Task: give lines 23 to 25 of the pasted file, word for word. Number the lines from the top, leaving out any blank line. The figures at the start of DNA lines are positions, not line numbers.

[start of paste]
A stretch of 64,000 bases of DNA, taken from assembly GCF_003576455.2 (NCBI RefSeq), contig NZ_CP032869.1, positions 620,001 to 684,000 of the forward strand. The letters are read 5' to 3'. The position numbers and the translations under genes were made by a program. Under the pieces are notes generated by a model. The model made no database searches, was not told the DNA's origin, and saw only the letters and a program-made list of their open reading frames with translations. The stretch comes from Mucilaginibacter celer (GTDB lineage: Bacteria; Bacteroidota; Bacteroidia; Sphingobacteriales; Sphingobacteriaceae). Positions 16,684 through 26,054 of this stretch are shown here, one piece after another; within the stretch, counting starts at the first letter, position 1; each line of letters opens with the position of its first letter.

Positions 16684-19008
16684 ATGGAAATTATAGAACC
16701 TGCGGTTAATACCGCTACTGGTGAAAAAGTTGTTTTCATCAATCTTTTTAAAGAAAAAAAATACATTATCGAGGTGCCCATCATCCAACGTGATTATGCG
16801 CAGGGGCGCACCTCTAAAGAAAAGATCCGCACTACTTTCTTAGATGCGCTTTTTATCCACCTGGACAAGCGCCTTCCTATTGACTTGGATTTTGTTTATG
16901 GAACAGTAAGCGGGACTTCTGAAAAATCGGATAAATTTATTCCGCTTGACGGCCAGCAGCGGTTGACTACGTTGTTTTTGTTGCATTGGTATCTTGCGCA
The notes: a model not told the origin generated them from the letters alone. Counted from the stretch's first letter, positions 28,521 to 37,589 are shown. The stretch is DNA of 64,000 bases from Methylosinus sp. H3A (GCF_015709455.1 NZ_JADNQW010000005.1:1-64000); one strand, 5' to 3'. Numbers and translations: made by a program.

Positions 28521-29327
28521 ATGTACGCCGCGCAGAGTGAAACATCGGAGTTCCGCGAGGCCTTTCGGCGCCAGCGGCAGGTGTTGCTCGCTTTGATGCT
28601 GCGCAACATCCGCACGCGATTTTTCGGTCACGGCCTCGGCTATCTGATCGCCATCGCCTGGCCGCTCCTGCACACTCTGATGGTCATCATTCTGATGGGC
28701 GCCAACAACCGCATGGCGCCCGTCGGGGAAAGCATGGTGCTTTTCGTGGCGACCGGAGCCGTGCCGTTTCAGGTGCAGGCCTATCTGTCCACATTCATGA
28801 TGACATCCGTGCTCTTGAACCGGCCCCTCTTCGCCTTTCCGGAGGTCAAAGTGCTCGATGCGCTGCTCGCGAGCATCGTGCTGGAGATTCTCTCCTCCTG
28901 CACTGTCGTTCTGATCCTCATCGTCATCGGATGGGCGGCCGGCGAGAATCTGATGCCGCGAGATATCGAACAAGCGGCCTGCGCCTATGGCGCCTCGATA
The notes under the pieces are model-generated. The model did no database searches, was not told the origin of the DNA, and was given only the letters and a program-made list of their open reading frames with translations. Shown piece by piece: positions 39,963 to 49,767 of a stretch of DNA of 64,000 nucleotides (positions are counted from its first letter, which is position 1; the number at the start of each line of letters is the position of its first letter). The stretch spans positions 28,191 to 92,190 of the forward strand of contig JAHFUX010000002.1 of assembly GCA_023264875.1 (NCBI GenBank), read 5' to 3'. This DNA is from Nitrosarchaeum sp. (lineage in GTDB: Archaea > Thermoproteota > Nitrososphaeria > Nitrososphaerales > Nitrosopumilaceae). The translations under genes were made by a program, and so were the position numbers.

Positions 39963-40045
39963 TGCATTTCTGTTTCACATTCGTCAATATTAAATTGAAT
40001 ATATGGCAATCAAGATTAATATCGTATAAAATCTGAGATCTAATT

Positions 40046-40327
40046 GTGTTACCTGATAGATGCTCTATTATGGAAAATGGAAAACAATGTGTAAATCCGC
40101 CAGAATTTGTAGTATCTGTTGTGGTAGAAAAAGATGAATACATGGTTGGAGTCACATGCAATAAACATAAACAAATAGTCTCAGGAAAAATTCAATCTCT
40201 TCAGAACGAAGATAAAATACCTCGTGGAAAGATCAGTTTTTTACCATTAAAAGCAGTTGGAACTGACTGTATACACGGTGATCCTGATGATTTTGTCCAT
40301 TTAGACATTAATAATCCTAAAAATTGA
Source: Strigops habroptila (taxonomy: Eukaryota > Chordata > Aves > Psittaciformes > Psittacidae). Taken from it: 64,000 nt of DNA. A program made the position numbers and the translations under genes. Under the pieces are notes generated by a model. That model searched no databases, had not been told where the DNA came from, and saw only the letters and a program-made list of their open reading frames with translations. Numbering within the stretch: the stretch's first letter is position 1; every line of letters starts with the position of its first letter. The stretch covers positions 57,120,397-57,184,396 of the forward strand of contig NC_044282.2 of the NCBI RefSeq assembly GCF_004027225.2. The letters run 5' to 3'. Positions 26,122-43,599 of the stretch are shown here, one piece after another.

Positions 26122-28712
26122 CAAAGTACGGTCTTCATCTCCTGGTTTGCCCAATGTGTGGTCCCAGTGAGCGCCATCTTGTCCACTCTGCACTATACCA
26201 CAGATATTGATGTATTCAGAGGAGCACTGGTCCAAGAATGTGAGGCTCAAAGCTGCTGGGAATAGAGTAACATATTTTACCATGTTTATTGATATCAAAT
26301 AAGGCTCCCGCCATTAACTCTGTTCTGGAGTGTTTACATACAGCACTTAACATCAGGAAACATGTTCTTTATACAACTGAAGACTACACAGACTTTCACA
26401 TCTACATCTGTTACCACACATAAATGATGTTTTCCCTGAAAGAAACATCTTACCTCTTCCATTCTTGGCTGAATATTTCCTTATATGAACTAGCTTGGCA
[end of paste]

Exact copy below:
Source: Strigops habroptila (taxonomy: Eukaryota > Chordata > Aves > Psittaciformes > Psittacidae). Taken from it: 64,000 nt of DNA. A program made the position numbers and the translations under genes. Under the pieces are notes generated by a model. That model searched no databases, had not been told where the DNA came from, and saw only the letters and a program-made list of their open reading frames with translations. Numbering within the stretch: the stretch's first letter is position 1; every line of letters starts with the position of its first letter. The stretch covers positions 57,120,397-57,184,396 of the forward strand of contig NC_044282.2 of the NCBI RefSeq assembly GCF_004027225.2. The letters run 5' to 3'. Positions 26,122-43,599 of the stretch are shown here, one piece after another.

Positions 26122-28712
26122 CAAAGTACGGTCTTCATCTCCTGGTTTGCCCAATGTGTGGTCCCAGTGAGCGCCATCTTGTCCACTCTGCACTATACCA